Mental health problems affect a large number of Washington residents. For most people, these problems are not enough to prevent them from living productive lives or taking care of their families, but for others, they are. When a married couple divorces and one spouse is dealing with a mental health problem, this is something that may come up when trying to figure out child custody. Sadly, if a mental health problem is severe enough, it could prevent the affected spouse from achieving the custody arrangement he or she desires.
According to various studies on this topic, many parents with mental health issues fear seeking treatment because they worry that doing so will cause them to lose custody of their children. The sad reality is few parents with severe mental health issues, even if they are being treated, end up getting custody of their kids. However, having a mental health problem does not mean one will automatically lose custody of his or her children, and those who need professional help improving their mental health are certainly encouraged to seek it out.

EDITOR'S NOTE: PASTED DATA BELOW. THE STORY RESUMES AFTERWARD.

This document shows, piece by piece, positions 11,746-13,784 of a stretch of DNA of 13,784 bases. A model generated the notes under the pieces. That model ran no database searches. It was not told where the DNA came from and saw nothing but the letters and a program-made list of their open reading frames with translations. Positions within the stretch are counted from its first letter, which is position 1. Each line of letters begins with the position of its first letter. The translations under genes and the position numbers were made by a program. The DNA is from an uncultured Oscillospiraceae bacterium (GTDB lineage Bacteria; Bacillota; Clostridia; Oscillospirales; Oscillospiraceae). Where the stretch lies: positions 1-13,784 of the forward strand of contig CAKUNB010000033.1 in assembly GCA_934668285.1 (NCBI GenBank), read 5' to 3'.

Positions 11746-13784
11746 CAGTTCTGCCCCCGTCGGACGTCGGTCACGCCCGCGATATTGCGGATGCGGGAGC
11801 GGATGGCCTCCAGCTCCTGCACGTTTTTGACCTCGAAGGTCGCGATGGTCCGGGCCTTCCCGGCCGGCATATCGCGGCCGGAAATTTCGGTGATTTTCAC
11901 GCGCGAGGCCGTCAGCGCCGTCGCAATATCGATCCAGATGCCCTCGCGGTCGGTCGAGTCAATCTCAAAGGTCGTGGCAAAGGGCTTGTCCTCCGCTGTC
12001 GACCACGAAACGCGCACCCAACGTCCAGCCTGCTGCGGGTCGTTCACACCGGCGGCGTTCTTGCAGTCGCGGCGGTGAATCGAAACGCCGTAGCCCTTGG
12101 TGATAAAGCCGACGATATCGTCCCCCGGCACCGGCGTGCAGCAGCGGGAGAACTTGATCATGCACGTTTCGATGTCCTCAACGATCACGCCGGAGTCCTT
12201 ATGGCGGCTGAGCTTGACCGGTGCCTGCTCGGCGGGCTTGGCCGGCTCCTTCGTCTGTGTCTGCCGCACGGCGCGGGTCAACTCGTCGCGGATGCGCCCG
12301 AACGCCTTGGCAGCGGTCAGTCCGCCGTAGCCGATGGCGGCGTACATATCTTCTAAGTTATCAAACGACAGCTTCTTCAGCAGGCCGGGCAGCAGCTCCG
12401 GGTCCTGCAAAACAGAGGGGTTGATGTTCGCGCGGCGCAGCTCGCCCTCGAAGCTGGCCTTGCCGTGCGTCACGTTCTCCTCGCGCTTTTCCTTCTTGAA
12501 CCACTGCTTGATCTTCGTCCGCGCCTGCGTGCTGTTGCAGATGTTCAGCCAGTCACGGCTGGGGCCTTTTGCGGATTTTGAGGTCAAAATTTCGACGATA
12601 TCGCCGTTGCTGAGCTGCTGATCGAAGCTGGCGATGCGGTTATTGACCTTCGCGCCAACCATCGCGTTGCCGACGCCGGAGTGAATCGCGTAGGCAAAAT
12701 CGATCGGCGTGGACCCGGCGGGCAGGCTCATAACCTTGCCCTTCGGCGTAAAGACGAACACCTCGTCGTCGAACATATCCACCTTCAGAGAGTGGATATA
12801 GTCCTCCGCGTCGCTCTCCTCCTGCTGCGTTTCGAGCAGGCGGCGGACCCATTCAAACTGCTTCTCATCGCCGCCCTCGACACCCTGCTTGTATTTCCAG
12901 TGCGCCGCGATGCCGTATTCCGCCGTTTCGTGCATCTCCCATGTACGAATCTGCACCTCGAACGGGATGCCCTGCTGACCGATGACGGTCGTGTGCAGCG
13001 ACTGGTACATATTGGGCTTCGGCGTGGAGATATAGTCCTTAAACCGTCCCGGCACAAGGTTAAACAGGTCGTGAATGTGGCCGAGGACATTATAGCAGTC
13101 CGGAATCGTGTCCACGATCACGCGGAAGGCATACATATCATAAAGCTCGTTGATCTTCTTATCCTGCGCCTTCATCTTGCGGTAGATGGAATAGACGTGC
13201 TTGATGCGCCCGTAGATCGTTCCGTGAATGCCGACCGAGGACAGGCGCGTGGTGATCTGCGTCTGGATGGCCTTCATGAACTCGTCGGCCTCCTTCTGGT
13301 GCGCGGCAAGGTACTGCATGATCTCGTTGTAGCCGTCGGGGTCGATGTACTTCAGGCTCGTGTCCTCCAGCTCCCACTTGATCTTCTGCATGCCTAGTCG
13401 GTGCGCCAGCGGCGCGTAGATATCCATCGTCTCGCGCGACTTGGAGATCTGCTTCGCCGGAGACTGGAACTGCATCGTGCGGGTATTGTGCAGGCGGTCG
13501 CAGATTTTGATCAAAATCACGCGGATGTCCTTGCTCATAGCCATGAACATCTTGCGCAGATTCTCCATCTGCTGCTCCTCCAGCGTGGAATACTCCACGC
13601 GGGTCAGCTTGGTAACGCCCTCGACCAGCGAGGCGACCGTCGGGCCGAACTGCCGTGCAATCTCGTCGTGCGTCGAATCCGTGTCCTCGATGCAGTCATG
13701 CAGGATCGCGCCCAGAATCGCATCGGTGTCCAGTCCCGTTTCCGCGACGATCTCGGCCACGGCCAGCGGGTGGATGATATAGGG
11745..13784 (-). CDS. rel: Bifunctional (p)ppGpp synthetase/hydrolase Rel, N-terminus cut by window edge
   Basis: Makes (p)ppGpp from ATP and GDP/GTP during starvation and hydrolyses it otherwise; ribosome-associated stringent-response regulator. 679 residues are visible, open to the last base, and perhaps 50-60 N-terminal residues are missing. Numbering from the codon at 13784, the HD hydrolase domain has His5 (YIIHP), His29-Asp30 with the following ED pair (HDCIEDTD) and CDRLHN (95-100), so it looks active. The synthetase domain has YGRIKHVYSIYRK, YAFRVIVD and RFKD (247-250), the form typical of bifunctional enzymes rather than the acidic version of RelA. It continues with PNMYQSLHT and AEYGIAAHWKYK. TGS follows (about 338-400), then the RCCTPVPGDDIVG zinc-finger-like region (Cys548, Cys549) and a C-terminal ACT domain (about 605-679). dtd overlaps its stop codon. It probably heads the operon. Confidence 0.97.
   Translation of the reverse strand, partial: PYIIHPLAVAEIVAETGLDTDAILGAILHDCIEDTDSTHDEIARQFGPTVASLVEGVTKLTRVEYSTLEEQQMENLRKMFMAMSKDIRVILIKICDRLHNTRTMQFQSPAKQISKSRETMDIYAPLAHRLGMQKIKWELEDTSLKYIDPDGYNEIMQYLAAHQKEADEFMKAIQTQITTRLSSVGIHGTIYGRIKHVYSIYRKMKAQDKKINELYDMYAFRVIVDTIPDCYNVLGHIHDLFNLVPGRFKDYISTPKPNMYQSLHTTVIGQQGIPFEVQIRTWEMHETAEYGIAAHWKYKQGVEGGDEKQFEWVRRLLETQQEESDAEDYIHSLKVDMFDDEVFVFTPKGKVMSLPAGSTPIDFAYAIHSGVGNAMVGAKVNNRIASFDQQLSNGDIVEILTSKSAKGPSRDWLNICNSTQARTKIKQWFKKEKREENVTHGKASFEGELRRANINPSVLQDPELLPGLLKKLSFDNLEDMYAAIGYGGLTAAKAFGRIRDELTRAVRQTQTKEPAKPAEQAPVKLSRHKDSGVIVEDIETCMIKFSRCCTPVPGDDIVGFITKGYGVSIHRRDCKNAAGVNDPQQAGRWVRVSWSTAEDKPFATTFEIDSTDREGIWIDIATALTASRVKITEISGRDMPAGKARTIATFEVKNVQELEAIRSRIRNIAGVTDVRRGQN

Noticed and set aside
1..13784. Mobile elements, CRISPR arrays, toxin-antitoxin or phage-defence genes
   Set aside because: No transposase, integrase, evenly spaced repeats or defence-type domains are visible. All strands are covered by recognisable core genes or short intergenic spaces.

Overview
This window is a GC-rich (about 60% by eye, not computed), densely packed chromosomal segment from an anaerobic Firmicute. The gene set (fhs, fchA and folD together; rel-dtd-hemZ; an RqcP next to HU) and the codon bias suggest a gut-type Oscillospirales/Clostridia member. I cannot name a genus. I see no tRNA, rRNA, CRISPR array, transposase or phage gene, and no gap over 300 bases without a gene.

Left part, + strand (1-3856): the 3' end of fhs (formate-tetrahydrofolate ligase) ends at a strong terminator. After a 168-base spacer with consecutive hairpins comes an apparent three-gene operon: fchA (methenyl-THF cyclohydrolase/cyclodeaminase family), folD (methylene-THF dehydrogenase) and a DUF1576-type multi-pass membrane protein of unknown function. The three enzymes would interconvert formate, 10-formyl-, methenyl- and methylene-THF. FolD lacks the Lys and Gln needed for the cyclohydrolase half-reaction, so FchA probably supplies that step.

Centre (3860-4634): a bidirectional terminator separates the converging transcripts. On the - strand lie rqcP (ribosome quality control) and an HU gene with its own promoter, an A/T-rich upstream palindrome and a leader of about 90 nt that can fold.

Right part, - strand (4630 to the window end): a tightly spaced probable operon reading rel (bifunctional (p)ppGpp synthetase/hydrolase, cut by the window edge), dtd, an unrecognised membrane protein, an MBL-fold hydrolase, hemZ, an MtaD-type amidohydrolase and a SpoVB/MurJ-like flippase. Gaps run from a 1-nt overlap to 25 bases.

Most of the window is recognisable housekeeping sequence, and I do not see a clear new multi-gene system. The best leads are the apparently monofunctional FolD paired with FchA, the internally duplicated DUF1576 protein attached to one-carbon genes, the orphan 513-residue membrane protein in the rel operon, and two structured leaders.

If parents are unable to reach agreeable custody terms, the courts will look at a number of factors before deciding what type of custody arrangement would be appropriate for everyone. It will not take the word of one spouse over the other, and for good reason. Some of these factors include:
- The severity of the mental illness
- Treatment currently being received
- Side effects of treatment
- Risk of harm to children
At the end of the day, child custody is all about what is best for the children. If both parents are deemed fit to take care of them, then both parents may achieve some level of custody. Plenty of Washington residents with mental health problems are perfectly fit to take care of their kids — they just may need to fight a little harder to prove that in court. With the assistance of legal counsel, it is possible to fight for custody arrangements that will best benefit the entire family.